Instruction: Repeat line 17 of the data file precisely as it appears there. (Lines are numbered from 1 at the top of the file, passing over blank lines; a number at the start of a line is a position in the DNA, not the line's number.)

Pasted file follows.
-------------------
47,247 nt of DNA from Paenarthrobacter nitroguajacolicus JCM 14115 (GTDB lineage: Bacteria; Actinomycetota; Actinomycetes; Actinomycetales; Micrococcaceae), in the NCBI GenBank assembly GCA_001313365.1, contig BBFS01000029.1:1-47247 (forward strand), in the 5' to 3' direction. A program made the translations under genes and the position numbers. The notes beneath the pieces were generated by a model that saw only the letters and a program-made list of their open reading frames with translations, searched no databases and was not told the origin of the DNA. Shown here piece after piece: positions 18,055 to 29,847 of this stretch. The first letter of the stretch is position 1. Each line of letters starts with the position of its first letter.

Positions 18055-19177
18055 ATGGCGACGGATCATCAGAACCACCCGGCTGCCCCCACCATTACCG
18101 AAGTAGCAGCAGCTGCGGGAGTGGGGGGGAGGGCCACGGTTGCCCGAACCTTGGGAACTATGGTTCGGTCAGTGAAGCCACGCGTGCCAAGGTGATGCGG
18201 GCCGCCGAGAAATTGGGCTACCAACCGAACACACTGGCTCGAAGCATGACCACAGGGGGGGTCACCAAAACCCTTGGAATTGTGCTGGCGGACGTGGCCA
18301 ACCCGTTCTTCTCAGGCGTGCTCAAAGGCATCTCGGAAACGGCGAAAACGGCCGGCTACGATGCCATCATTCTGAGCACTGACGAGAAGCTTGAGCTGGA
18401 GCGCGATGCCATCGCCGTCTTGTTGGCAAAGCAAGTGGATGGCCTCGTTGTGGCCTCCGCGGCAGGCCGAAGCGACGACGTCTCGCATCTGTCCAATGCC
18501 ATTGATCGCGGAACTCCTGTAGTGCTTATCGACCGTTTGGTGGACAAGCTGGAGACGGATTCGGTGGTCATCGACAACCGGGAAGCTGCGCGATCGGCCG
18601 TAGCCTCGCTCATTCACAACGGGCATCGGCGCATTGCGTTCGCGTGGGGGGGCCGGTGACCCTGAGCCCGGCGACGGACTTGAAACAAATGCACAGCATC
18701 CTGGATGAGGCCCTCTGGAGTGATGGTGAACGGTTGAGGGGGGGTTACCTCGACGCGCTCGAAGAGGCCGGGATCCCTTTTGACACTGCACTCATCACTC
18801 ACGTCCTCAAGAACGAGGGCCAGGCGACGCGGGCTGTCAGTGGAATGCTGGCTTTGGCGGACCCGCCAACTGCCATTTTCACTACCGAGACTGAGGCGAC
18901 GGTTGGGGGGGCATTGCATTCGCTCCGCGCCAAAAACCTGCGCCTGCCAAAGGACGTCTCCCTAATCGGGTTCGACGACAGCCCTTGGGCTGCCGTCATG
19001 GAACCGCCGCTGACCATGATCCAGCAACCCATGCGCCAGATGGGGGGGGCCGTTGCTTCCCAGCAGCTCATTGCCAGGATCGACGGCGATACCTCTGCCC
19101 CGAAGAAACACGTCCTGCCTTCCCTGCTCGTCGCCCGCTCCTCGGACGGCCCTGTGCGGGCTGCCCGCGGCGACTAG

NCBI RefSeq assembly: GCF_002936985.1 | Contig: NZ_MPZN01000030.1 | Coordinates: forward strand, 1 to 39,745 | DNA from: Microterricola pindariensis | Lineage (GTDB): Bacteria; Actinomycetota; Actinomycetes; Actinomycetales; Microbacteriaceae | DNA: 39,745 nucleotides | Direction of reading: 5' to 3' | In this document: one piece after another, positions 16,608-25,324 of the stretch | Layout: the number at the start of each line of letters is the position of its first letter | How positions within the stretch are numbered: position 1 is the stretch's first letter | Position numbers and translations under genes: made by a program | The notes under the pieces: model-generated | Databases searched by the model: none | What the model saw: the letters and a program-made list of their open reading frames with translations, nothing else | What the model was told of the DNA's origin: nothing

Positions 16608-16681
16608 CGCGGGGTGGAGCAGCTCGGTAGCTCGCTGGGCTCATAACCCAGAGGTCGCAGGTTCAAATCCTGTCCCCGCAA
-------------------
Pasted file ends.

16608 CGCGGGGTGGAGCAGCTCGGTAGCTCGCTGGGCTCATAACCCAGAGGTCGCAGGTTCAAATCCTGTCCCCGCAA